The price of used vehicles continues to rise at record levels, and increased 6.3% in September, from the same month in 2016. Since August, the price of used vehicles has risen 2.77%, said Zo Rahim, analyst for Cox Automotive.
“Currently wholesale pricing is above trend,” he said.
Rahim and Jonathan Smoke, also an analyst for Cox Automotive, discussed the Manheim Used Vehicle Value Index in a quarterly call on Oct. 6. The index was 134.9 in September.
“Think of the index as the most reliable indicator of what dealers are paying in the used car market,” Smoke said.
New vehicle prices have risen 1%, from the same time in 2016, Smoke said. Expect pressure on new vehicle prices until supply declines by 15%.
“New vehicle prices typically peak in December. The year-over-year gain in prices has moderated substantially. … New vehicle price performance is a reflection of too much supply.”
Smoke said other indexes on used vehicles have shown the value the vehicles retain, but the Manheim Used Vehicle Value Index has shown used vehicle price trends, not retention levels. However, the value that used vehicles, between one and three years old, have retained is flat, from last year. Retention values, which are impacted by a vehicle’s list price, look to be leveling off at between 55% and 60% of the price.
“Pickups, SUVs and vans have outperformed the market,” Smoke said.
Between January and August, mid-sized vehicle prices fell but rose 2.3% in September. The month was impacted by hurricane demand, he said.
“Houston favors pickups,” but residents are purchasing vehicles they can afford, which is why demand has risen across all segments. Smoke and Rahim estimated nearly 600,000 vehicles were “severely damaged or scrapped” as a result of Hurricanes Harvey and Irma. Between September and November, “400,000 vehicles should be replaced.” Nearly 30% to 40% of the replacement vehicles will be new vehicles, and the remainder will be used, boosting vehicle sales through November.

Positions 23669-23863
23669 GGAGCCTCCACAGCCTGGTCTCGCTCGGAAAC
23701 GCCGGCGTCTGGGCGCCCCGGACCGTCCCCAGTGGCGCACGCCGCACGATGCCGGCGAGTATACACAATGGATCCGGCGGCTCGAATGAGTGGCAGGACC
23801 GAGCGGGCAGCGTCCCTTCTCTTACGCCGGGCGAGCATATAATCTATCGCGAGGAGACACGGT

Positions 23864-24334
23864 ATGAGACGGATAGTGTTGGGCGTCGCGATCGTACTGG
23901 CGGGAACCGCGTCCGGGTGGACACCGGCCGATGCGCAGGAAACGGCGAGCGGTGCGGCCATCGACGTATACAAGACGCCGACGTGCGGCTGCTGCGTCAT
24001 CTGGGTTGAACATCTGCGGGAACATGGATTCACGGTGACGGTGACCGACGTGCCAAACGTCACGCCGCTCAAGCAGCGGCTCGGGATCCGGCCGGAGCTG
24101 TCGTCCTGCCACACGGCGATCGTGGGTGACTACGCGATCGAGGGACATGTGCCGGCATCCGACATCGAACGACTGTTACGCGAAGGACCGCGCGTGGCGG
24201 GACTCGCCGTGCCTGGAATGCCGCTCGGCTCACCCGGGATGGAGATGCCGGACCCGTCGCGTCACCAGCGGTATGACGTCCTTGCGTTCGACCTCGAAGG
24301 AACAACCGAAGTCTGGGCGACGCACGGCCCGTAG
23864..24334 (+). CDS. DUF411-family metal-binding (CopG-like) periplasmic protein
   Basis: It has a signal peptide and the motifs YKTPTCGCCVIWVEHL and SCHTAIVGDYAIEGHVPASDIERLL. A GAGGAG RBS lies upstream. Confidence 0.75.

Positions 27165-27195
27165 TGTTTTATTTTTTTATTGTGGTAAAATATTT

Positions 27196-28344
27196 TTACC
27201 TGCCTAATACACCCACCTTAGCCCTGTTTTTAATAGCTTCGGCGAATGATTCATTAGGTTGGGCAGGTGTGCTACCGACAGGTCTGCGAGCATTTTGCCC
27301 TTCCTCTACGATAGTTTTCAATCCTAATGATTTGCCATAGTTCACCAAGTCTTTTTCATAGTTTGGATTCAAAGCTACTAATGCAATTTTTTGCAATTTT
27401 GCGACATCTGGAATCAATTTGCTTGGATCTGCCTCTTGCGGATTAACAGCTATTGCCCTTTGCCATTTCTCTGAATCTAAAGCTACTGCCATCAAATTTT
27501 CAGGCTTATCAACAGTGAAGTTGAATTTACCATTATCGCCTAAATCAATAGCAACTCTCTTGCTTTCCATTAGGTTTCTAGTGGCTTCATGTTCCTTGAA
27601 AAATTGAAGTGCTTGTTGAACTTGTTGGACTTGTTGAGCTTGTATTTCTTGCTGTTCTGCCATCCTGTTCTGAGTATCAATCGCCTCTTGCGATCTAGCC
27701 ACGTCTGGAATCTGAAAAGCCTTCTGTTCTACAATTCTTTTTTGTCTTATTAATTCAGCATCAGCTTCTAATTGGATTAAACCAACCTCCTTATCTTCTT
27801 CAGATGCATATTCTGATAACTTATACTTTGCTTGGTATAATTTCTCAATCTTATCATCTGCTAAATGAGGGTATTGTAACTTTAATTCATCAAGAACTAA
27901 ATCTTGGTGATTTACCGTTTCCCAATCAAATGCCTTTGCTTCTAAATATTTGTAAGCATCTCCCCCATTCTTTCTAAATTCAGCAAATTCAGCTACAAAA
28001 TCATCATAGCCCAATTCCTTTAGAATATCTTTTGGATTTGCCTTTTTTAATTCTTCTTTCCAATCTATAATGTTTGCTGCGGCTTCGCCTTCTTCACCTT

“Not all vehicles are capable of being replaced immediately,” Smoke said.
The replacement demand in Texas is 400,000 vehicles, and the demand in Florida is about 200,000 vehicles.
“Florida is not responding as quickly. The recovery there is just getting started.”
Smoke and Rahim based their damage estimates from the hurricanes on Hurricanes Katrina and Sandy, which impacted New Orleans and New York, respectively. The supply of wholesale vehicles will be tighter for between two and three months, increasing wholesale used vehicle values over the period. Prices have been impacted “everywhere because the whole market is responding,” said Smoke, who has heard of dealers moving vehicles from Ohio to Texas.
Auction volumes fell in September, from the same month in 2016. After the hurricanes, dealers see no reason to take vehicles to auction as retail demand has risen, Smoke said. Mid-sized and compact cars are the most in supply and least in demand and will see “weaker price performance,” Smoke said. Pickup prices are expected to rise.
Most vehicle prices decline between 1% and 2% monthly, he said. Vehicles of model years 2014 and 2015 are depreciating the least. The chart for vehicle depreciation looks like a waterfall, with vehicles depreciating the most in the first year. However, in September, the value of the top selling vehicles in the Manheim Market Report rose. The following are the top five.
• 2017 Kia Sedona 4D Wagon LX, $19,300
• 2015 Nissan Altima 4C 4D Sedan S, $11,050
• 2015 Mercedes-Benz Class 4D Sedan C300 4Matic, $23,500
• 2016 Ford Fusion FWD 4D Sedan SE, $13,250
• 2014 Nissan Altima 4C 4D Sedan S, $9,825
The average auction price for vehicles coming from the rental sector rose 4% in September, from the same month in 2016, Rahim said. The price has risen 2% from August. The average mileage for these vehicles rose 6% to 42,255, from September 2016.
“Rental units have a minimal impact on used vehicle price trends,” Smoke said.
The price difference between the Manheim index with rental units included and without is about 1.5%. Smoke believes the industry is “past the point of pressure” from vehicles coming off lease. Between 2015 and 2017, the number of vehicles coming off lease rose by more than 1 million vehicles. Volumes have since been declining.